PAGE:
Recently, we conducted an experiment here at Clockwork HQ. Our theory: if we gave everyone at Clockwork a whole day to work on whatever they want, wondrous things would result. (Hey, it works for Google.)

So with that, we declared Friday, September 17th the first official Clockwork Lab Day, and unleashed the staff in the name of science.

Prior to Lab day we posted a doc where people could list their ideas for projects. When the big day came, we began with people pitching their project ideas; team members could join any team they wanted — or go off on their own to work on a solo project. Then we wrote, coded, designed, and even colored all day (with a short break to refuel on pizza.)

When it came time to kill the lights and lock up for the weekend we’d built two new internal tools, and a couple of mobile games.

Slydology

One team created Slydology, a mobile game that lets users build their own monster à la Dr. Frankenstein. Clockwork team members sketched the monsters, while others coded the game itself — both iPhone and Android versions. 

After extensive testing on assorted Clockworkers’ children, we’ve concluded that kids (and many adults) love making monsters. We’ve still got a little work to do on the Android version, but you can grab the iPhone version for free on the app store now.

Time Tracking Widget

Like any company, logging hours is everyone’s least favorite task. It’s a necessity, but it’s a pain.

TCS is our internal tool for tracking and billing project hours. While functional, it’s a separate web interface that’s sometimes too easy to forget about. It also doesn’t have a mechanism for tracking time spent (e.g “start timer” when you begin work on a task). Kevin headed up a team that created a desktop widget that allows team members to pull in their assigned jobs from TCS, run a timer to track the amount of time spent on a task, and log their time with just a couple of clicks.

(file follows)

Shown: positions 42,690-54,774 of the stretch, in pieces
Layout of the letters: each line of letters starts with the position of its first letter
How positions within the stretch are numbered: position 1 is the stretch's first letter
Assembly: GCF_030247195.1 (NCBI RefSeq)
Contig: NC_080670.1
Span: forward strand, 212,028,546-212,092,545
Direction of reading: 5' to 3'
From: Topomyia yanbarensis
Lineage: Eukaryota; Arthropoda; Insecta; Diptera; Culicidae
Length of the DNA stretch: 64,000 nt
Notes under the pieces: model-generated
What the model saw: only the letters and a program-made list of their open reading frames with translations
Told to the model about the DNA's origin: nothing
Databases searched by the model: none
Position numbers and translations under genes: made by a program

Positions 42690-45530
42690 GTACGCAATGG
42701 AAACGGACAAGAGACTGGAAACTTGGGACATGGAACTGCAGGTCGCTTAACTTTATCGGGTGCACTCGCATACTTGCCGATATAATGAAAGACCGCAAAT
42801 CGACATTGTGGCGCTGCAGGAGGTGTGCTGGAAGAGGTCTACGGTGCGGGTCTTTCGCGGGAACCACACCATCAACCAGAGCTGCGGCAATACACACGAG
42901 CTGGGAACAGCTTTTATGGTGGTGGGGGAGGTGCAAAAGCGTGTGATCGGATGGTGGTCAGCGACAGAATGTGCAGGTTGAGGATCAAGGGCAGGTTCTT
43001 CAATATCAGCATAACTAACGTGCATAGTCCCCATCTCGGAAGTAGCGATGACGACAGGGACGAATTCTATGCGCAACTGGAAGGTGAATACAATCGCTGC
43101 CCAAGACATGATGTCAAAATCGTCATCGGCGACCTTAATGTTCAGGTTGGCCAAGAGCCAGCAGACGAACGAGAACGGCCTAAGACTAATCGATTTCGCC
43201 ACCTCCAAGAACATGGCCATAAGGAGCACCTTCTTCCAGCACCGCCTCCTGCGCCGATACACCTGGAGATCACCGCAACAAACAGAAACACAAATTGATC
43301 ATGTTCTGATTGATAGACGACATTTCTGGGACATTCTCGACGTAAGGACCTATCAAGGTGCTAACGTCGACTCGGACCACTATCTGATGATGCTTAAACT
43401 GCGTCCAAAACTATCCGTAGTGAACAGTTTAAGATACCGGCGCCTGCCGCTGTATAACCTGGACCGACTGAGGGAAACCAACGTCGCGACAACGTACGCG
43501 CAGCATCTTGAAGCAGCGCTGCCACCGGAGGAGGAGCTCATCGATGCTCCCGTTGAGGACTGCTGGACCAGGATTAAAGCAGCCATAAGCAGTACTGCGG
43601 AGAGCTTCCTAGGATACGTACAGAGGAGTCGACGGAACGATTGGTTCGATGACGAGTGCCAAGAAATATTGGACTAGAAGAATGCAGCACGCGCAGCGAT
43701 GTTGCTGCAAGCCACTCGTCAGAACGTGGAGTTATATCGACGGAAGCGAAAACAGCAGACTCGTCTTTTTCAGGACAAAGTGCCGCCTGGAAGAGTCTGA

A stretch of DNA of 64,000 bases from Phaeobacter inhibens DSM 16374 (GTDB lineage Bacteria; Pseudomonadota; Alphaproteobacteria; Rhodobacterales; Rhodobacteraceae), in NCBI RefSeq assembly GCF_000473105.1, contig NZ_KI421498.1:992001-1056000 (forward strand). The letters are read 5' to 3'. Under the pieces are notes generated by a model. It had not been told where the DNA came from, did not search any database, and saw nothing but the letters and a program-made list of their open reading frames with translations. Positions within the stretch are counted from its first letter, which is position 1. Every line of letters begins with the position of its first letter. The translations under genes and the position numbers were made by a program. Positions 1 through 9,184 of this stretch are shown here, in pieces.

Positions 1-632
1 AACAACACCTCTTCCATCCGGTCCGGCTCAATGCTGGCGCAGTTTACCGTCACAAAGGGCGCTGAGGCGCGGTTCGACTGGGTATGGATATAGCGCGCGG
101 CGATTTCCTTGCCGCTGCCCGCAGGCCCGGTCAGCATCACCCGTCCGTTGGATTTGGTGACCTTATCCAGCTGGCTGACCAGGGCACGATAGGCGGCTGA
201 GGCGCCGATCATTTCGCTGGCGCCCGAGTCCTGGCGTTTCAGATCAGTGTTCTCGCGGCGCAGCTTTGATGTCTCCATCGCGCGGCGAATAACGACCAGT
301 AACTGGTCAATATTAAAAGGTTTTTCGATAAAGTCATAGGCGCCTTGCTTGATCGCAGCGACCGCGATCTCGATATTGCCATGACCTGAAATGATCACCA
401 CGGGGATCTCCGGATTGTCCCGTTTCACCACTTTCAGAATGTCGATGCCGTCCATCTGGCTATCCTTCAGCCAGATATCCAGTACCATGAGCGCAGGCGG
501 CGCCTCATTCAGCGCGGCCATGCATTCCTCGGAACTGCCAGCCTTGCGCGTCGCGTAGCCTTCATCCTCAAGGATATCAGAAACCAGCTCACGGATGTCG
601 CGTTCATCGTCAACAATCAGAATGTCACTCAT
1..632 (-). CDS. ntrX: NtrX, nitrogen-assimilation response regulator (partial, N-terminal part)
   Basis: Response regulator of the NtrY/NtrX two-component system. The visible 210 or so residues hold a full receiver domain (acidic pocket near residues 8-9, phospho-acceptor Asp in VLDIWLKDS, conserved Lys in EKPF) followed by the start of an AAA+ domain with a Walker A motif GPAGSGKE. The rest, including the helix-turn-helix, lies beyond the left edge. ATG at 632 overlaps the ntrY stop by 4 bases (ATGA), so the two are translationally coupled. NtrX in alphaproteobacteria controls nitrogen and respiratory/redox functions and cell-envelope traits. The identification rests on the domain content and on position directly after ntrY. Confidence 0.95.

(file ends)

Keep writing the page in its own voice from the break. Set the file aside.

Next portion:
“Billing time is a chore for everyone in the company, so I’d been trying to think of a tool to simplify and improve it. Lab day gave me an opportunity to learn, grow, and handle a headache that had been bothering everyone at Clockwork.” – Kevin

DocUtils

Documentation is an essential part of our process, but formatting issues in Microsoft Word have been a constant annoyance, especially for developers. With that in mind, Selah and Jachin used the reStructuredText (reST) markup syntax to create a version of the DocUtils text editor specifically for our internal documentation needs. The more consistent formatting and simplified versionability will make internal processes more efficient, but a final version can also be output in client-friendly Word documents. A win for everyone!

“I’d been wanting to phase out the use of Word for internal documents in favor of plain text in the interest of more consistent style, simplicity, and versionability. Our dependence on Word has been a pain for a while now, and Lab Day allowed us time to work on the issue that wouldn’t have been available to us otherwise.” – Selah

We managed all of that, in just one day. No deadlines, no meetings, and no stress. We can’t wait for the next one!